We also support individuals involved in the sector. For example, there are about 400-500 active guides in Azerbaijan. We started working with them through Azerbaijan Tourist Guides Association and now we are working on a program to take them through the crisis. We are not the Social Welfare Ministry and we do not pay them a social fee, but if they bring an input, we are ready to pay for it. The guides, for example, have a lot of implicit knowledge about the country; they know a lot of unique stories, a lot of authentic places, and we try to make this knowledge explicit, and use it for our content platform, Azerbaijan.travel and others.

Infrastructure investment is another important area. A lot has been done and we are lucky that we have full support to develop new infrastructure sites. We are creating a mud volcano experience center, about 20 kilometers from the Gobustan UNESCO site. The beautiful, moonlight landscape of this place makes you feel like you are on a different planet, and then there is the unique set of mud and bitumen volcanos and bitumen lakes. The center will not be just educative, but have many immersing entertainments, like off-road car driving, mud baths, etc. We have already started construction and I think it will be ready in a year’s time. Furthermore, we are restoring an old hammam, an old mosque and an old square in Basqal Reserve, houses roofs in Khinaliq village, as well as working on a master plan to upgrade the city of Sheki, which is a part of the UNESCO World Heritage List. We have developed 20 hiking roots for self-guided hiking and trekking, mark them to ensure that they are clean and safe in terms of walking, have garbage bins and viewpoints, created maps of the routes. And again, we cooperate with local guides who are already involved in this sphere and can contribute to this project.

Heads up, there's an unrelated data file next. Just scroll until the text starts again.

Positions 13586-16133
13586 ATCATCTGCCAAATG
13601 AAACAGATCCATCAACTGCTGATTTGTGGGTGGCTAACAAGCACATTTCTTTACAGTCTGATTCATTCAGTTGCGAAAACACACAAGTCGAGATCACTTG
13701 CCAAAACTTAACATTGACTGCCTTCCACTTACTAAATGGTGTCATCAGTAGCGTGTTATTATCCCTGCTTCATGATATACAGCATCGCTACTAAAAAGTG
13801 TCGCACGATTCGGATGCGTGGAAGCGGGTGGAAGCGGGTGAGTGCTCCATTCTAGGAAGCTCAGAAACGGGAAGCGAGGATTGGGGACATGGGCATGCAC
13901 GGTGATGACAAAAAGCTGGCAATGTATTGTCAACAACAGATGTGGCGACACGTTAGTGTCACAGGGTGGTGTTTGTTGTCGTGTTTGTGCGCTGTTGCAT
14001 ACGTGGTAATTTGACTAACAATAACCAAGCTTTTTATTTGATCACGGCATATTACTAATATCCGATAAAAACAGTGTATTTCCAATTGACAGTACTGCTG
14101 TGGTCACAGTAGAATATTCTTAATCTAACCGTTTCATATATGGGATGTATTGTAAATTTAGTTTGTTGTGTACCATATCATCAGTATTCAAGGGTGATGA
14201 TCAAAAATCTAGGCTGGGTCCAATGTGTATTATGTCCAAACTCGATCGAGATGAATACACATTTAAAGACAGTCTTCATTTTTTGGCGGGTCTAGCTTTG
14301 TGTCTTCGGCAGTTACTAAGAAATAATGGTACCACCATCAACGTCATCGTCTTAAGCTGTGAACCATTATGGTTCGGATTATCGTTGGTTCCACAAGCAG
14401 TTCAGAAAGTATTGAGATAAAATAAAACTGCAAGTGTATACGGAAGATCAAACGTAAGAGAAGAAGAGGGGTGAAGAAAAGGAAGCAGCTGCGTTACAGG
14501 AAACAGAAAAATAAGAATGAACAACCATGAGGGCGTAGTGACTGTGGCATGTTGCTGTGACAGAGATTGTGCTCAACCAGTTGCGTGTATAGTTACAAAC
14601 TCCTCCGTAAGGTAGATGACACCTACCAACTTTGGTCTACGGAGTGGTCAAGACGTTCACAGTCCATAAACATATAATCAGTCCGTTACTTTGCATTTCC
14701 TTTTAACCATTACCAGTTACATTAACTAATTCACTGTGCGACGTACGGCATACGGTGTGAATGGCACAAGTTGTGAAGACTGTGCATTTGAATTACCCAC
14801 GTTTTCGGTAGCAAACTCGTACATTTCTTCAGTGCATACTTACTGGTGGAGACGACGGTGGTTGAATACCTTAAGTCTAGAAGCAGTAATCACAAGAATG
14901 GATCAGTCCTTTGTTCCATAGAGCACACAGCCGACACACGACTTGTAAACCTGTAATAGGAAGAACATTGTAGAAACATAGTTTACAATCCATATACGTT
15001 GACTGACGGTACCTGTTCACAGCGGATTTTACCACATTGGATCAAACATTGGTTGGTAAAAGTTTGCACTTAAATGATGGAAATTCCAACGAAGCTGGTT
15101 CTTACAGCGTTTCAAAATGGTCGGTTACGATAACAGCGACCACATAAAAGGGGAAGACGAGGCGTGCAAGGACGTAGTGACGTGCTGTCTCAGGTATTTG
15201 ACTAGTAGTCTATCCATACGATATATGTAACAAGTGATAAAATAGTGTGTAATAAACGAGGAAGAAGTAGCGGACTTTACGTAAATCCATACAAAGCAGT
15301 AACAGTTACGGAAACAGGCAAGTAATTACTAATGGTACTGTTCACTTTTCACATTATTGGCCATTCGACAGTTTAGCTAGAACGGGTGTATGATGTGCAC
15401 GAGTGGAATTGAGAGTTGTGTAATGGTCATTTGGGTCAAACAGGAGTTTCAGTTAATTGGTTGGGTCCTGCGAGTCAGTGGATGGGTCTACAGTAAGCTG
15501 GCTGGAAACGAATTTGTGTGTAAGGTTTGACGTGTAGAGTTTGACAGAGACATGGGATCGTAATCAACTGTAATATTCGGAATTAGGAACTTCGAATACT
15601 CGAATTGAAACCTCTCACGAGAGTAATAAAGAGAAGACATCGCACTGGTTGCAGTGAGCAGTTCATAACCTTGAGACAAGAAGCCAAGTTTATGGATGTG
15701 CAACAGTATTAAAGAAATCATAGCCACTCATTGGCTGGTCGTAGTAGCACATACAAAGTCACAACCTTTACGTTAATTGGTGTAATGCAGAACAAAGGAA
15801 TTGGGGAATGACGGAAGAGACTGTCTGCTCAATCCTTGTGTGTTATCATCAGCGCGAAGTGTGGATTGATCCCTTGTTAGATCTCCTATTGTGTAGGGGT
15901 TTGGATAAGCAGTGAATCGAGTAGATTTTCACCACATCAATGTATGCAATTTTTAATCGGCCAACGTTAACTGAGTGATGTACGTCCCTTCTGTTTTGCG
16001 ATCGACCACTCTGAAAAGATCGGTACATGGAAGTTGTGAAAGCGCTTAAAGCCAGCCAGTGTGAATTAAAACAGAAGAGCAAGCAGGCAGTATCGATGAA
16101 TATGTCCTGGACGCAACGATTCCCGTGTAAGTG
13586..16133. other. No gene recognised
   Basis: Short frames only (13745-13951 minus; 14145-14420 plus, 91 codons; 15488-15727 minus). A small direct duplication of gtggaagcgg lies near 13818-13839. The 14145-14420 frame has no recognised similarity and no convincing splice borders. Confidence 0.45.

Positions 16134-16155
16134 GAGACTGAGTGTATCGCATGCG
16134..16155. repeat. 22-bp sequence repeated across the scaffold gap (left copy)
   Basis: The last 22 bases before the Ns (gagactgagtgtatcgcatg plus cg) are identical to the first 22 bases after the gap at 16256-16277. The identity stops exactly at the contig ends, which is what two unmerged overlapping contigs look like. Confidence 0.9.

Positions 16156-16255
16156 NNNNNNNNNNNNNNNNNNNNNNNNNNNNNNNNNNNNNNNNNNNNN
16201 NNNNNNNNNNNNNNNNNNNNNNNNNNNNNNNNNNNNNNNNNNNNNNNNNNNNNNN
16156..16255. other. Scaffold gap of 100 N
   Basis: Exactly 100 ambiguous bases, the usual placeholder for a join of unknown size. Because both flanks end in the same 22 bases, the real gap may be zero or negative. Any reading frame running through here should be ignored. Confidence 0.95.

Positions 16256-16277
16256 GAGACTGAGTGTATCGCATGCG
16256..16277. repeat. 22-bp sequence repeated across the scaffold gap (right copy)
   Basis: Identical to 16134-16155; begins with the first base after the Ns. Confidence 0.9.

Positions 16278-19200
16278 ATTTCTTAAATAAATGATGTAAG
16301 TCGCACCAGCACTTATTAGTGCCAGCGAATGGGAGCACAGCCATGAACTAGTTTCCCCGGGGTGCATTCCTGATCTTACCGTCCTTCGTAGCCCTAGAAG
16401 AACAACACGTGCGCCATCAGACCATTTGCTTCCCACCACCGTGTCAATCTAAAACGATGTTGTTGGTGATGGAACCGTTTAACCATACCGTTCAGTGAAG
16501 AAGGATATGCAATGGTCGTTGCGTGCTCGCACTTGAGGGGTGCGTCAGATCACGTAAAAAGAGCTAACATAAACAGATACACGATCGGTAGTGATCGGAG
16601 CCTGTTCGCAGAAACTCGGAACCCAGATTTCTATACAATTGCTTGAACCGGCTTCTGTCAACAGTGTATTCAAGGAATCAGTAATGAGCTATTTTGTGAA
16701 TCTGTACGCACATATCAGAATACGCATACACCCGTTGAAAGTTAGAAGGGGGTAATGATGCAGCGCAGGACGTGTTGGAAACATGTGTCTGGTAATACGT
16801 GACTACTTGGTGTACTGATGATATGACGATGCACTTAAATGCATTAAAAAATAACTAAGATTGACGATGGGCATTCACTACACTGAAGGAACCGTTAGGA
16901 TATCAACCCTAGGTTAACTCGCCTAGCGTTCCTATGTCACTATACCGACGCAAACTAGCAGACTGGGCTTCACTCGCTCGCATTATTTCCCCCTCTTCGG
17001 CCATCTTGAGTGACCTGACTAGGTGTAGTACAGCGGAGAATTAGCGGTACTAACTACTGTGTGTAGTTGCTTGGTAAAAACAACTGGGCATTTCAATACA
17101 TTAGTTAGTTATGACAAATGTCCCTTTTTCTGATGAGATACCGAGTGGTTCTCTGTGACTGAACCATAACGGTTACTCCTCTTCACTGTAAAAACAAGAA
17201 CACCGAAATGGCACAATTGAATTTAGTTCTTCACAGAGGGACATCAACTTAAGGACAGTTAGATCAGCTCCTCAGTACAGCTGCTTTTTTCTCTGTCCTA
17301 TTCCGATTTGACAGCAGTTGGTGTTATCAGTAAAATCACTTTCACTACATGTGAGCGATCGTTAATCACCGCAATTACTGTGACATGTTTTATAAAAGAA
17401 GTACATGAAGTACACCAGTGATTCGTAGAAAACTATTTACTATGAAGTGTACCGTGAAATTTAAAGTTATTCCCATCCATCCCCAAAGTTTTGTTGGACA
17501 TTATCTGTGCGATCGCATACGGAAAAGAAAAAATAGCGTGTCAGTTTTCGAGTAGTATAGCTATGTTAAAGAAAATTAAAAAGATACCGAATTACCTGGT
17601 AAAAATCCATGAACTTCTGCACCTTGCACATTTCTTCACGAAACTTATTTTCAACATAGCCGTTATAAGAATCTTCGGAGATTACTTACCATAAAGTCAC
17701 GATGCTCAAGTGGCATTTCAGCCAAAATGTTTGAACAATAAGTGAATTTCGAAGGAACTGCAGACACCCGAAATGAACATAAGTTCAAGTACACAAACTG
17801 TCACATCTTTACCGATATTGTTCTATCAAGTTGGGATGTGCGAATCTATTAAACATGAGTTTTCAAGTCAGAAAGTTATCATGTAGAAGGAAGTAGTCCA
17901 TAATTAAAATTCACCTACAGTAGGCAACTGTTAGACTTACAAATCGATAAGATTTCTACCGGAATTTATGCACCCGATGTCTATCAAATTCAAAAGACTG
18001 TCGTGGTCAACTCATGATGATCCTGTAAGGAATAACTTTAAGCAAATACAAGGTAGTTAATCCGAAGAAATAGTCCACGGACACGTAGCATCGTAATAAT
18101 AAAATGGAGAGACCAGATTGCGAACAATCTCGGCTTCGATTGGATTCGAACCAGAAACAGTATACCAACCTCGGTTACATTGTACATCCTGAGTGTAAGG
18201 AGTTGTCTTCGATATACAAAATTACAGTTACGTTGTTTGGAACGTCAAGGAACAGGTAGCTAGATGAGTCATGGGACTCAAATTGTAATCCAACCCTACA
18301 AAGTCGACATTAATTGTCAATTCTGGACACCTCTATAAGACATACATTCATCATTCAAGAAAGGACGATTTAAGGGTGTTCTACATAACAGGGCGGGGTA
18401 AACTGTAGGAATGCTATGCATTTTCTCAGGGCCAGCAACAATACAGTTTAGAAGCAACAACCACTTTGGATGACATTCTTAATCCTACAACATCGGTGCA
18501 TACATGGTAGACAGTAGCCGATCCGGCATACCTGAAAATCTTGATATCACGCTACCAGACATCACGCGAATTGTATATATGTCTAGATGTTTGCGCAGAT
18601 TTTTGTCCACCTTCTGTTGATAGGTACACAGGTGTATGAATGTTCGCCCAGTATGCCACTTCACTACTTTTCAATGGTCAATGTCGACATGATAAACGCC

Another huge topic is bird watching, because Azerbaijan is one of the top 5 global bird watching destinations globally. Thousands of species migrate through the Caspian Sea, Beshbarmaq mountain and Khizi region twice a year. So, I hope next year we will have a bird watching site, bird watching towers and a camping site available for birdwatching enthusiasts

Glamping, or glamorous camping, is another topic. We want to create a small glamping site next to the mud volcanos in Gobustan, because this area has almost no light pollution, and is a perfect spot for star-gazing at night.

To summarize, there are a lot of exciting projects ahead, but I think the most important now is to stay strong during this crisis, and to come out of it even stronger.

Q.: Do you still follow the Tourism Development Strategy for 2023 or was it revised due to the coronavirus?